An Advent Gift from God

I suddenly recalled, this fourth week in Advent, that my book, A World Transformed: Exploring the Spirituality of Medieval Maps, contains a seasonal reflection! I decided to share it today as an excerpt. Read on for a gift from God via the wonderful world of the Hereford Map.

I will never forget the first time I caught a glimpse of God’s plans for the world. I was a teenager, and it was Advent. On Christmas Eve, the church in which I grew up held a Festival of Nine Lessons and Carols, a type of service that originated in England in the early twentieth century. The lessons began with readings from the book of Genesis and proceeded through the Old Testament prophecies about Jesus before culminating in the familiar Christmas story from the Gospels. I loved sitting through this long service. The hour was late. The church was candlelit. The lessons brought us closer and closer to Jesus. All was anticipation.

Yet what thrilled me most, what I remember most, was the first lesson of the service. The reading took us to the Garden of Eden, after the fall of humanity, when God reveals that Adam’s seed will bruise the serpent’s head:

And I will put enmity between you and the woman, and between your offspring and hers; he will crush your head, and you will strike his heel (Gen 3:15).

Waiting for Jesus, I was suddenly transported to the beginning of time. Christmas was revealed for what it is: not an isolated feast, but the center of a vast history that began in the mind of God and that will not end until the day of judgment. Driving home after the service, beneath a dome of glittery stars, I knew that Jesus was part of something incredibly big. And since I claimed Jesus, whose birth I was celebrating—or rather, since he claimed me—I was part of something big, too.

What a wonderful moment. My place in the world, my significance in the grand scheme of things, was presented to me like a gift from God. Since that night, I have tried to hold on to this certain knowledge of my significance. But it’s difficult. The world seems bent on putting me in my place—a very small place. As we all do, I face rejection on a daily basis. I compare myself with other people and come up wanting. I feel misused and overlooked. Sometimes, at the end of a difficult day, it can seem that God himself has forgotten about me.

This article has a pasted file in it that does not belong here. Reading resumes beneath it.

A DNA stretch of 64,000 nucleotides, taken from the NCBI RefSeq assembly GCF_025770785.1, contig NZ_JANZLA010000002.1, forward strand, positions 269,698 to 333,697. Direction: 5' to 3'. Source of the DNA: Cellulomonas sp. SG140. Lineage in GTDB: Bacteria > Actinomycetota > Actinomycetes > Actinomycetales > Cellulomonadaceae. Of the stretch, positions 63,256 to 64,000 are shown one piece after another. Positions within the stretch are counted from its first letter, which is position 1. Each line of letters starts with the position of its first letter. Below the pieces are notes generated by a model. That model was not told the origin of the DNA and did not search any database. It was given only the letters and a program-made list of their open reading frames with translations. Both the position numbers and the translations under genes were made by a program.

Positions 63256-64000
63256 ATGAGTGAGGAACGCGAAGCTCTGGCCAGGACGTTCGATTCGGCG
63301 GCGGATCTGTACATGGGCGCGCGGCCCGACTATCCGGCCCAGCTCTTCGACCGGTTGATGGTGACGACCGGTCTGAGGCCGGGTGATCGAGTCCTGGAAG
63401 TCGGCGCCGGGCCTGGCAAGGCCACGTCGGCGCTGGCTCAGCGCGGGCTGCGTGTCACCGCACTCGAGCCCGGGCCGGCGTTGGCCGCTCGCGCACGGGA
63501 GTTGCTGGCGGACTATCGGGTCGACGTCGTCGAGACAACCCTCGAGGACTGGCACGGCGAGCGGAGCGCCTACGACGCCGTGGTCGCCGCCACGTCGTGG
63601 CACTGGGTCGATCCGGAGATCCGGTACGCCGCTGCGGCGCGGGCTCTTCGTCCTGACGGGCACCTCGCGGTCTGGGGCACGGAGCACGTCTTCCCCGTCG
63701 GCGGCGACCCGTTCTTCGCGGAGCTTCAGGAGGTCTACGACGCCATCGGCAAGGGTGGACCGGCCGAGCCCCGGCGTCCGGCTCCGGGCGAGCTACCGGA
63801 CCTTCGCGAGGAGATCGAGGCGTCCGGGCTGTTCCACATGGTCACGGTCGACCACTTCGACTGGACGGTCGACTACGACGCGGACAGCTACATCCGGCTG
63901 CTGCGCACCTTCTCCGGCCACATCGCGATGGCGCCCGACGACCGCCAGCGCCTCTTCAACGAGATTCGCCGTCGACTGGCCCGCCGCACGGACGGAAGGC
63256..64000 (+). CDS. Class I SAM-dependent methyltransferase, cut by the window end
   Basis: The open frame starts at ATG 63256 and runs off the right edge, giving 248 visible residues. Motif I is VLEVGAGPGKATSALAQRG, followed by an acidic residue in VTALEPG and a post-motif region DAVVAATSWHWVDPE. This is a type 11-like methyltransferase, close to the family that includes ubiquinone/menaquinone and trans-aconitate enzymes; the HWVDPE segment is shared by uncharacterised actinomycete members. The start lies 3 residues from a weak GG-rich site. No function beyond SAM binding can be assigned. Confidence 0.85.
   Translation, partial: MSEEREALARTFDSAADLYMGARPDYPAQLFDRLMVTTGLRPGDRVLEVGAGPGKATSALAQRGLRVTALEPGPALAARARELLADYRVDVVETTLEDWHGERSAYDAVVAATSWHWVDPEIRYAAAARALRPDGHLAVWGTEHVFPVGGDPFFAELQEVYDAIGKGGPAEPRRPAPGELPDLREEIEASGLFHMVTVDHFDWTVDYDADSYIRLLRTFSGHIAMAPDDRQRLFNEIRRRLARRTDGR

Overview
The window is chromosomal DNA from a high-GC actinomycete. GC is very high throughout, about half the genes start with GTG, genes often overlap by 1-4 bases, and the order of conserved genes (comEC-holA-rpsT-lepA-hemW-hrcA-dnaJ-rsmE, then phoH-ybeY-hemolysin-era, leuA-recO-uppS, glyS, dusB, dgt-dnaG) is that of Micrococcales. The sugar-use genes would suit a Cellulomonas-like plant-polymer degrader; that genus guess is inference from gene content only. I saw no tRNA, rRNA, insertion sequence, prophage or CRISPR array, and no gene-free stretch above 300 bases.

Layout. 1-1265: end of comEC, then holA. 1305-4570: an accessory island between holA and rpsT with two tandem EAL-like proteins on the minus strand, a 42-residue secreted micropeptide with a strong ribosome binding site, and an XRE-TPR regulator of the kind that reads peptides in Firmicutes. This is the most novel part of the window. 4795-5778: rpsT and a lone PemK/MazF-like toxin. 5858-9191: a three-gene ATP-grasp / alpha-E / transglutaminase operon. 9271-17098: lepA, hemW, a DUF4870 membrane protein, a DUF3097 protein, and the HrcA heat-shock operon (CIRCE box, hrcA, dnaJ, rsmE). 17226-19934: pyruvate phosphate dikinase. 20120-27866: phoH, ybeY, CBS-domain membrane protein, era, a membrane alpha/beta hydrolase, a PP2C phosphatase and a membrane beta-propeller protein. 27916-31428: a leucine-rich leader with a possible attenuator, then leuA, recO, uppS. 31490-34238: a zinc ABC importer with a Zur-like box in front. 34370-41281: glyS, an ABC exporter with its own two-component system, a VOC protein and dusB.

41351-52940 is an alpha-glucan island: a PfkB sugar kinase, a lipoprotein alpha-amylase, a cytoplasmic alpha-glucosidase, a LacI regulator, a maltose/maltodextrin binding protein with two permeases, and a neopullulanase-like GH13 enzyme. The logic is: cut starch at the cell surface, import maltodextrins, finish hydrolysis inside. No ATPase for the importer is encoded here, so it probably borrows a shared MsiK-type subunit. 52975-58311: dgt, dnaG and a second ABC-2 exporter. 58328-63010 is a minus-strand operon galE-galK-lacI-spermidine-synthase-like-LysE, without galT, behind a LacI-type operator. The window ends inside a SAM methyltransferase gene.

The Hereford Map, ca. 1300. Image courtesy of University Library Groningen.
The Hereford Map, ca. 1300. Image courtesy of University Library Groningen.

History tells me otherwise. And when I feel small, I need a big dose of it—a dose the size of the Hereford Map. God’s people need to tell his story. We need to rehearse it, revel in it, and get lost in its grandeur. When we do, we realize how wide—and at the same time how welcoming—God’s story really is. Dorothy Bass reflects,

Amazingly, even though this story began before time itself and reaches beyond the end of time, it is a story that has room in its narrative for each individual who encounters it in the present day.[1]

When we get lost in God’s story, we find ourselves.

Embrace Your Place

Bass suggests that we enter God’s story by celebrating the church year, which, through its liturgical seasons, takes us through key points in the “life of God.” I like the idea of paying attention to sacred history throughout the year, as I did at that Christmas Eve service long ago . . .

I find another point of connection to God’s story in the Hereford Map. Sitting down with a good reproduction of the map, I let history wash over me. My eyes roam over the map’s sacred sites, from Eden to Africa to Jerusalem to the gates of heaven. If you try this exercise yourself, you will see that the map organizes these sites in a particular way. It lays out salvation like a diagram. The creation and the birth of sin take place at the edges of the world, as if to show their distance from human experience and understanding. Jesus lies at the center. Time ends, and eternity begins, at the top.

In between these pivotal sites in the history of salvation, there is a lot of room—all the room in the world. There is room for the medieval Christians who were the map’s first users, and room for you and me. Room for our stories. Room for our mistakes. Room for our redemption. Room to recover our significance.

image0In fact, every follower of Christ finds herself on the map of salvation every day, in ordinary but breathtaking ways. Have you ever had a bad day? Have you ever let sin get the best of you and then knelt humbly to ask God’s forgiveness? That’s part of my day every day. It’s also part of the grand design of God. When we sin and ask forgiveness, we are playing our role in the drama of salvation—the very drama illustrated on the Hereford Map. We journey from the monstrous races at the edge of the world to the cross at the center. We make the journey of God’s saving grace . . .

Let us, then, learn to embrace our place in God’s plan. Let’s learn to think big. No more false humility. No more wondering where we belong or whether we matter in the grand scheme of things. We do matter. And we belong on the map of salvation.


[1] Dorothy C. Bass, Receiving the Day: Christian Practices for Opening the Gift of Time (San Francisco: Jossey-Bass, 2000), 80–81.

Wow, I had forgotten how much I love my book! Let me clarify—I love what medieval maps allow us to see about God, his love, and his plan for humankind. Read more in A World Transformed.

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